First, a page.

“He came and said, ‘I don’t know if this is for me.’ He wanted to transfer. A few days later he came to me and said, ‘I went back. I sat in my room, looked in the mirror and realized it wasn’t you. It was me.’ He made a commitment to being great and wound up being great,” Huggins said, noting the following year he wound up as runner-up for national Player of the Year.
Determination, a commitment to excellence.
“We have to increase our size, our athleticism, hopefully our skill level,” Huggins said.
The determination and the increase in size, strength and athleticism are aimed at addressing the second D, which defense, or more importantly a lack of it.
True, the rules changed this season in basketball to add scoring to the game and it worked, for WVU scored 11 more points per game than last year but gave up 5 more and, if you go back to the Final Four season, it gave up 10 more points per game at 73.4.
“We haven’t guarded all year,” Huggins said. “If we can’t outscore you, we’re not going to win, which is a terrible way to be. It’s been a year-long thing. We’ve done it all year.”
In the last 10 games of the season, which produced only three victories, his team gave up 80 or more points five times and 77 or more seven times.
Georgetown had 77 with one player, D’Vaunte Smith-Rivera scoring 32 points. Two games earlier Kansas’ Andrew Wiggins scored 41 on the Mountaineers.
“It basically boils down to the same thing, and that’s defense,” star point guard Juwan Staten, and All-Big 12 defender, said. “I really can’t say much more about that. It’s something we’ve done a poor job with all year and something that ultimately came back to bite us in the end.”
“When they’re coming down and you’re not getting stops and the team is scoring and gets on a run, especially when you’re playing away and when their crowd gets into the game, you get a little tight, and that puts a little more emphasis on every shot, every move, and everything gets more magnified,” Staten said. “It kind of makes the little things difficult. When we struggle to guard, most of the time we struggle to get baskets, too.”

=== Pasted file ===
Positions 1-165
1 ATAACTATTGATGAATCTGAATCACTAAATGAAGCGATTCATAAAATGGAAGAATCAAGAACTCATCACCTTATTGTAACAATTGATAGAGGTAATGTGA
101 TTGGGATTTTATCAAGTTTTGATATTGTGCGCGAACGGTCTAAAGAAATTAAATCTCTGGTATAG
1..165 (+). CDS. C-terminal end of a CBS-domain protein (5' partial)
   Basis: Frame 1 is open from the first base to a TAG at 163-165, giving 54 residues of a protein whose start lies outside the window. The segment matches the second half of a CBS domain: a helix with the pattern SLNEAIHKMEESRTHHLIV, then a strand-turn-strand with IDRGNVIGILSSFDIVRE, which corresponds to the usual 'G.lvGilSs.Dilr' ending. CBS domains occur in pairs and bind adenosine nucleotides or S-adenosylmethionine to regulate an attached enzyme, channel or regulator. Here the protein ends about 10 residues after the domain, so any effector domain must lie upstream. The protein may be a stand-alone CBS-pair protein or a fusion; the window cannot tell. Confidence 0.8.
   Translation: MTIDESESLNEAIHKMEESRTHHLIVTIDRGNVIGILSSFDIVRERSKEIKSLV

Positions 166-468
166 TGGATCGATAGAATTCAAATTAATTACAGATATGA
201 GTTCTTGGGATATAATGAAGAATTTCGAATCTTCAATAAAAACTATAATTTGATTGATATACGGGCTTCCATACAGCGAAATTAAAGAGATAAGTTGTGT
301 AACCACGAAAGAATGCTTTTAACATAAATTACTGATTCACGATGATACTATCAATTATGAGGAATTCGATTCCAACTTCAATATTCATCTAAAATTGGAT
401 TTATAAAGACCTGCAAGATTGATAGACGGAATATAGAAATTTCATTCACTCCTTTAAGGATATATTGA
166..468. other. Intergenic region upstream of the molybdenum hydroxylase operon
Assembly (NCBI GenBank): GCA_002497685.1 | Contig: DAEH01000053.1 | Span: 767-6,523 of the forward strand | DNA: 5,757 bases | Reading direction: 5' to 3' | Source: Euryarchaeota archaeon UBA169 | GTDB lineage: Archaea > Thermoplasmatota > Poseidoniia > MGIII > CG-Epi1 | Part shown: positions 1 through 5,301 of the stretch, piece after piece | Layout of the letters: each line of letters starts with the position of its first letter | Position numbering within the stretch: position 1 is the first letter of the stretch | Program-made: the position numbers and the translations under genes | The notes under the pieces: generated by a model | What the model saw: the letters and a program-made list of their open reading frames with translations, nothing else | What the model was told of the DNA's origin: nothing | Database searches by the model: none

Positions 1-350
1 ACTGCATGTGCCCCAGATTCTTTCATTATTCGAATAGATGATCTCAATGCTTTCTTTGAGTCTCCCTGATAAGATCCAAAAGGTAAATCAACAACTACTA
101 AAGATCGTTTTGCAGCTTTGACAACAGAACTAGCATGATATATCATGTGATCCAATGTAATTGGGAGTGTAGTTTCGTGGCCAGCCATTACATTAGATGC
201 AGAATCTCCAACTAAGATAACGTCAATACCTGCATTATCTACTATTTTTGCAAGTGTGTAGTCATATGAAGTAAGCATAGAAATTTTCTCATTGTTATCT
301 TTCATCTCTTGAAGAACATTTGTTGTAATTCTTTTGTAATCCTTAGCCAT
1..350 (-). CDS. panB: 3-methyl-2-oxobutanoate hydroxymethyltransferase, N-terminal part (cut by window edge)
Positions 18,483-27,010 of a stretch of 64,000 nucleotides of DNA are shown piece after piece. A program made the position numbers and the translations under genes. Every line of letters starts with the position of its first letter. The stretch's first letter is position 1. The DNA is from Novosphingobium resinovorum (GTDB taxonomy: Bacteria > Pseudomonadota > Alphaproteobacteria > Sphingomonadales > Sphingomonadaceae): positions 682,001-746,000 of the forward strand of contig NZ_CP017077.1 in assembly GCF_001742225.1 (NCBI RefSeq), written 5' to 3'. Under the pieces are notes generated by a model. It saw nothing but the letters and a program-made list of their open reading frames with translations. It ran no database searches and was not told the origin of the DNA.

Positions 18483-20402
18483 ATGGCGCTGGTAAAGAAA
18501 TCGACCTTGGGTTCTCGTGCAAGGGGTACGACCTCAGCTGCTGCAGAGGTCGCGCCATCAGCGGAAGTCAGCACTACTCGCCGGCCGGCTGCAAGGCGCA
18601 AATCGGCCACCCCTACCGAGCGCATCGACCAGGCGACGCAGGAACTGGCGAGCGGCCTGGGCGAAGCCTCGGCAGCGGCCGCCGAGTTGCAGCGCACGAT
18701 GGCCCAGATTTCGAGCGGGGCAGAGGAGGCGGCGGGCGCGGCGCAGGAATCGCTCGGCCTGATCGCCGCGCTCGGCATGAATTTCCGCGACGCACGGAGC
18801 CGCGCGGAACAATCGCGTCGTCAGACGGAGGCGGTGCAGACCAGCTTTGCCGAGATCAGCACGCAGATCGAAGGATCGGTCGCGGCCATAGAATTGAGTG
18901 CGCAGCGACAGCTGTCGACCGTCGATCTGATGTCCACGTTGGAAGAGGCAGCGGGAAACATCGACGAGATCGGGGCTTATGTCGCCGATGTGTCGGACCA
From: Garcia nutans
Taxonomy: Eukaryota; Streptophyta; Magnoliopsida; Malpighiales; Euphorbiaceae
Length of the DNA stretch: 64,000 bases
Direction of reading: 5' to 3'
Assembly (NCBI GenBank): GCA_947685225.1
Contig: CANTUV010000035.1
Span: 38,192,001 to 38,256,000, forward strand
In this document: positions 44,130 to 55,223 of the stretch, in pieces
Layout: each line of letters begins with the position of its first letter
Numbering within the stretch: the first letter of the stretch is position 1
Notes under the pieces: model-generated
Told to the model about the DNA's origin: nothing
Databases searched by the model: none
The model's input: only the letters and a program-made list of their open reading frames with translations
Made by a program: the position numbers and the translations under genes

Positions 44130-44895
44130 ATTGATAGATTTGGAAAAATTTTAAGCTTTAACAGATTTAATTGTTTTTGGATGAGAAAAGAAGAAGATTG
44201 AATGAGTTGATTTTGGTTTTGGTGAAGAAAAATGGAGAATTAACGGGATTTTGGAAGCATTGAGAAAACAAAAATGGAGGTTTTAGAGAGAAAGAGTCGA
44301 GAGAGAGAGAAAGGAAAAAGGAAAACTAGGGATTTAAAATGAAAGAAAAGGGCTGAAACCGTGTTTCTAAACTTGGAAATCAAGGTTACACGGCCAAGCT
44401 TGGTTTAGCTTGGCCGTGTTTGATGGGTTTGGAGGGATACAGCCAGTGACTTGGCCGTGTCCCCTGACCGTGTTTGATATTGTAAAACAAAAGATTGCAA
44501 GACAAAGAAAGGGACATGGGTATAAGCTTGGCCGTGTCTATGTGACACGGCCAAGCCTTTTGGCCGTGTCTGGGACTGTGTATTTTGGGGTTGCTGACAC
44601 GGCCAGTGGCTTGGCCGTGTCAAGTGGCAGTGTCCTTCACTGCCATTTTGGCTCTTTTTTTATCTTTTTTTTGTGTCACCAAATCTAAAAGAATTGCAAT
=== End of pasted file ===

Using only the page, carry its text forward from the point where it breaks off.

Guard Terry Henderson, who game back from illness that robbed him of four games down the stretch, understands how hard it is to win when you can’t play defense.
“We were lazy on defense. We were not playing team defense,” he said.
And that erased any good that came from the year and wound up in defeat.
Staten’s performance throughout the season was magnificent, save for a pair Texas-sized disasters against the Longhorns.
Against Georgetown, Staten recorded his 31st double-figure scoring game, moving him into a tie with Kevin Jones (2010) and Frank Young (2007) for fourth-best in school history. Staten’s seven assists gave him 193 for the season, four shy of Ron “Fritz” Williams’ single-season school record of 197 assists, set in 1967.
Staten, a junior, finished with an average of 18.1 points, 5.9 assists and 5.6 rebounds per game.
Staten will submit papers to the NBA to get an evaluation of his chances of being drafted should he choose to leave without playing his senior year.
For much of the season he had a high-scoring partner at guard in Eron Harris, who rained 3s on opponents from anywhere inside half court. But Harris simple wore down, Huggins saying his weight dropped from about 195 at season’s start to 180, and lost confidence in his shot.
It became completely apparent on the road and only a late 3 in the Georgetown game allowed him to reach double figures at 10 points. His final four games had him scoring 5, 28, 3 and 10, the 28 coming in the season highlight upset of Kansas.
He still finished averaging 17 points a game and with great promise for next season, but rest assured Huggins will push him to get stronger and better on defense.
Along with Harris, Remi Dibo is going to have to emphasize defense in his off-season work while seeking consistency as a 3-point shooter, having ended the year with a rather unlucky 0-for-7 from 3 performance against Georgetown.
Beyond that, Huggins, when he adds his two ineligible players and his recruits, which include size, figures to make freshman Devin Williams into a forward after having been forced to use him as a center this year.
While he was inconsistent, as you would expect a freshman to be, he showed promise of being a prime rebounder and a scorer who can hit from 15 feet if he is playing facing the basket.
Follow Bob Hertzel on Twitter @bhertzel.